This time, instead of beginning directly with a longer zikr, the facilitator made some general statements about Sufism while some Mevlevi music played in the background.
I'm familiar with the sort of New-Age-ified quasi-traditionalist discourse that is typical in such cases. Questions of chronology and of cultural transmission are never established in any specific way, and are blended together in simplified, mythologized versions. Yes, Rumi lived in the 13th century (according to the Western calendar) and, yes, he effectively originated some of the practices of the Mevlevi dervishes, but most of the Mevlevi music that survives is from the 18th and 19th centuries. However, all of this was spoken of as if it were one seamless transmission from Rumi himself. Whatever.
People in a setting such as a small, relatively informal zikr are nothing if not polite.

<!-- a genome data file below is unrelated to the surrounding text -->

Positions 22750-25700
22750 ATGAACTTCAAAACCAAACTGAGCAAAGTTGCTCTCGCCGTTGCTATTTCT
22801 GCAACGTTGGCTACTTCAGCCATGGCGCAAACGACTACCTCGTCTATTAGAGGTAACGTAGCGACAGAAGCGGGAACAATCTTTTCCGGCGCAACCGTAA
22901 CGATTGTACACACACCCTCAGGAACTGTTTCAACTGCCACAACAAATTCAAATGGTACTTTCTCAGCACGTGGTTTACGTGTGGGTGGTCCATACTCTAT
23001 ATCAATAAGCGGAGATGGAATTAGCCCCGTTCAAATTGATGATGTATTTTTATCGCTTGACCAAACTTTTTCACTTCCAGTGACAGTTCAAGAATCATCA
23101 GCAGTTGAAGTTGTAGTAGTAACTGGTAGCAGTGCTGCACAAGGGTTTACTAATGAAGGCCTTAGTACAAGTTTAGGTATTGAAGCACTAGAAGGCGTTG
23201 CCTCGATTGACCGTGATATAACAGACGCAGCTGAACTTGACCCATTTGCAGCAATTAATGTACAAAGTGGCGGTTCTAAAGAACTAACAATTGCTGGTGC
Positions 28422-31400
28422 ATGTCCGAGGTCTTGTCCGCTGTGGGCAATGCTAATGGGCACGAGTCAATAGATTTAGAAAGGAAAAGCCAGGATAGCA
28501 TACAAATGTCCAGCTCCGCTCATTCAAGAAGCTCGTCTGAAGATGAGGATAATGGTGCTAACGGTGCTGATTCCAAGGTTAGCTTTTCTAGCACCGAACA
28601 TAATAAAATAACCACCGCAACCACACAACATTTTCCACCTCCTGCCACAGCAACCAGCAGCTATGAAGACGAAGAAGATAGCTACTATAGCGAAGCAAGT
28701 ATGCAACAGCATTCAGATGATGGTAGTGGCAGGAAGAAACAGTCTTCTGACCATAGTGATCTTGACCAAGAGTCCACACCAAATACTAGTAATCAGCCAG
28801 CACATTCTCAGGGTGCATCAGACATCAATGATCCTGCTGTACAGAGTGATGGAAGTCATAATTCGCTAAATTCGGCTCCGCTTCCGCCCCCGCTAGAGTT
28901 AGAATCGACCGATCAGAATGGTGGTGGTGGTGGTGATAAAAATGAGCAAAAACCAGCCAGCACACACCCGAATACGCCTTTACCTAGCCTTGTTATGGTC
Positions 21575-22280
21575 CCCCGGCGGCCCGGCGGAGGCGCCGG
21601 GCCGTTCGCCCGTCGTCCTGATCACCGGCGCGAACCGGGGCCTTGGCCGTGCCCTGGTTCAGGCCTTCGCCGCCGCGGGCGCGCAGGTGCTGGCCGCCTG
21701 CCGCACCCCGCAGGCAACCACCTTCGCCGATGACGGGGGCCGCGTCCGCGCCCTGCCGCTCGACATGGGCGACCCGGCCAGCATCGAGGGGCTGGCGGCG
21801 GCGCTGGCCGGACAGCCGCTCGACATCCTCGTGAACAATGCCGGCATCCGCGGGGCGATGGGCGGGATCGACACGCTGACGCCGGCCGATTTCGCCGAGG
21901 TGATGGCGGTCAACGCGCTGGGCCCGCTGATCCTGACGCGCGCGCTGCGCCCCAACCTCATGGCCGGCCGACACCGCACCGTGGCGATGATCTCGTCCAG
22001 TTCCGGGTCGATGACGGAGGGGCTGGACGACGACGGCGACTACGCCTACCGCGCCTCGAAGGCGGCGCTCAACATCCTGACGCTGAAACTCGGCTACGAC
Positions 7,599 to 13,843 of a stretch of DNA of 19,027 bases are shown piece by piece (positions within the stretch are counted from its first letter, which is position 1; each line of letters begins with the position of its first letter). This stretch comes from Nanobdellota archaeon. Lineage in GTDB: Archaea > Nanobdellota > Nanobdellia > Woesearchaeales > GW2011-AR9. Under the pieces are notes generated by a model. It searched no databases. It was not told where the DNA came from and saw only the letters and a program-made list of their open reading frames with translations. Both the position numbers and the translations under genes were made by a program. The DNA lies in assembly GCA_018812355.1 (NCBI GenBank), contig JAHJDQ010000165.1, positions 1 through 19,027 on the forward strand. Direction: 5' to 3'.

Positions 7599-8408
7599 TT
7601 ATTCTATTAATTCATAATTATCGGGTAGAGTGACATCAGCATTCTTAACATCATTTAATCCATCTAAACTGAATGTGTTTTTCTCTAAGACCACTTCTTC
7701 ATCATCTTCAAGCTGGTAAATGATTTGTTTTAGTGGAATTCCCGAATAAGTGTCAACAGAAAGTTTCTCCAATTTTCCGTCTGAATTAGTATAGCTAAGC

A place where I'm coming to with this whole business of social spiritual practice is to acknowledge the effects that can occur in a social setting devoted to that purpose while temporarily suspending my usual standards regarding quality of information.
Nonetheless, when I question why it hasn't worked out for me to remain committed in a steady way to the spiritual paths to which I was introduced--and particularly those into which I have been initiated--it seems to me that, over time, the bullshit factors begin to put a drag on the experience for me, and they effectively result in a conflict situation in which it becomes difficult for me to justify continuing to devote the same amounts of time and energy to something about which I have difficulty remaining affirmative in good faith, especially when this means diverting time and energy away from other pursuits that I may value as much, if not more than, what I perceive to be the obligations of a given organization.
Nonetheless, the experiences that I have had so far have helped me to re-situate my experiences of Sufism and Islam more comfortably. Parallel with that, the readings, films, and music I have been pursuing on my own--particularly with respect to Bosnia--have also helped me to heal some feelings of separation and fragmentation around my previously-established spiritual practices.